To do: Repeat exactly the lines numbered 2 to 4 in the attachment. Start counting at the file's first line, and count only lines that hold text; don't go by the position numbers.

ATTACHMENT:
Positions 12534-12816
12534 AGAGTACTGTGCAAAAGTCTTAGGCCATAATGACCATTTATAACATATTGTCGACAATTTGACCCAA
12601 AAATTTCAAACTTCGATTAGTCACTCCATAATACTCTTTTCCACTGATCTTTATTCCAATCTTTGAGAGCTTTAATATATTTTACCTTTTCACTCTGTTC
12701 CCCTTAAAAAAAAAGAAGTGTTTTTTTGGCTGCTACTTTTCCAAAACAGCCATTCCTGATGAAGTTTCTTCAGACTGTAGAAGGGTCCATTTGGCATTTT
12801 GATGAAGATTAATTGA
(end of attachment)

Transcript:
12534 AGAGTACTGTGCAAAAGTCTTAGGCCATAATGACCATTTATAACATATTGTCGACAATTTGACCCAA
12601 AAATTTCAAACTTCGATTAGTCACTCCATAATACTCTTTTCCACTGATCTTTATTCCAATCTTTGAGAGCTTTAATATATTTTACCTTTTCACTCTGTTC
12701 CCCTTAAAAAAAAAGAAGTGTTTTTTTGGCTGCTACTTTTCCAAAACAGCCATTCCTGATGAAGTTTCTTCAGACTGTAGAAGGGTCCATTTGGCATTTT